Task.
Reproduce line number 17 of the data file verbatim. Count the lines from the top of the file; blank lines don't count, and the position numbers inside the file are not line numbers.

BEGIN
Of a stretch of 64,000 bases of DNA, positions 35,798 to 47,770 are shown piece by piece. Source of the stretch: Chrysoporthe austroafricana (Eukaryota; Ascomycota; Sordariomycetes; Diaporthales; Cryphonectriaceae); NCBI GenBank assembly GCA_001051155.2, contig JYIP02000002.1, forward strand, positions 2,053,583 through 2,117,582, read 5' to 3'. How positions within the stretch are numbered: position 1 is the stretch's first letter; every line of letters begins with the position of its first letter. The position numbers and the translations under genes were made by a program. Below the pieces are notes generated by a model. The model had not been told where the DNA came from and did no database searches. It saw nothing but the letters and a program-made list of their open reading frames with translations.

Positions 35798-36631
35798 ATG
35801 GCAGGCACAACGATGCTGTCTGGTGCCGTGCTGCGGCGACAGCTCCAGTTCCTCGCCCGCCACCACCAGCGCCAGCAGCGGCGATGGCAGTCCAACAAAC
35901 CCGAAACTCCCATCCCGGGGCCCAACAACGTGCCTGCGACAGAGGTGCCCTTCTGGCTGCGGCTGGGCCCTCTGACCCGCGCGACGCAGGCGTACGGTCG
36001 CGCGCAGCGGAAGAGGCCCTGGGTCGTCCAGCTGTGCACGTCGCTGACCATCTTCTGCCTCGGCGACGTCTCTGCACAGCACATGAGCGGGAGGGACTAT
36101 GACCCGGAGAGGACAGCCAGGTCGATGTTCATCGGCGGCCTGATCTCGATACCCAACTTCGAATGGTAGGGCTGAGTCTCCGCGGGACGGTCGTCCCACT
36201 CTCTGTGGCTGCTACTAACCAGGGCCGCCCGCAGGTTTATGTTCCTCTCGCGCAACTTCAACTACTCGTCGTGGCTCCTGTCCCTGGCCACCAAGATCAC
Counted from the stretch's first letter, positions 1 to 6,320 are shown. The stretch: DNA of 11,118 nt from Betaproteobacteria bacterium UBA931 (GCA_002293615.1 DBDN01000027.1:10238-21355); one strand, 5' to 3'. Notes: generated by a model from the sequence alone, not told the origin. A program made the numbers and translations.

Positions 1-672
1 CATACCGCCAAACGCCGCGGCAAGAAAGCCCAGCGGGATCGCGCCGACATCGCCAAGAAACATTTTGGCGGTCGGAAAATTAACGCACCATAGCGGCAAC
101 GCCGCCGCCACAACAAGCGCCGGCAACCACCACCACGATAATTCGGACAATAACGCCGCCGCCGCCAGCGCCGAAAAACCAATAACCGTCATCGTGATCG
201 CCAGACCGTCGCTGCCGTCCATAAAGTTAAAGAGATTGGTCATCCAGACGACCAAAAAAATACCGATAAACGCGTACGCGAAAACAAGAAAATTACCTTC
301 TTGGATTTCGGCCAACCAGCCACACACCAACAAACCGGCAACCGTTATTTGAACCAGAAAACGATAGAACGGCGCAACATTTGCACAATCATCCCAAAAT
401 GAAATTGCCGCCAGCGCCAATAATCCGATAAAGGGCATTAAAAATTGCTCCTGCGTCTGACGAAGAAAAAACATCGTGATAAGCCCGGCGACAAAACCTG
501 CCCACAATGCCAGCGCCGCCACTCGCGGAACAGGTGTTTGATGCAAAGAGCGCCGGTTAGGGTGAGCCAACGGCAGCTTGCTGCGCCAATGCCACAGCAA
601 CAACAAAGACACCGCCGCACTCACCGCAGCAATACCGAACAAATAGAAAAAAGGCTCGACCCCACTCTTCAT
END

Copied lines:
601 CAACAAAGACACCGCCGCACTCACCGCAGCAATACCGAACAAATAGAAAAAAGGCTCGACCCCACTCTTCAT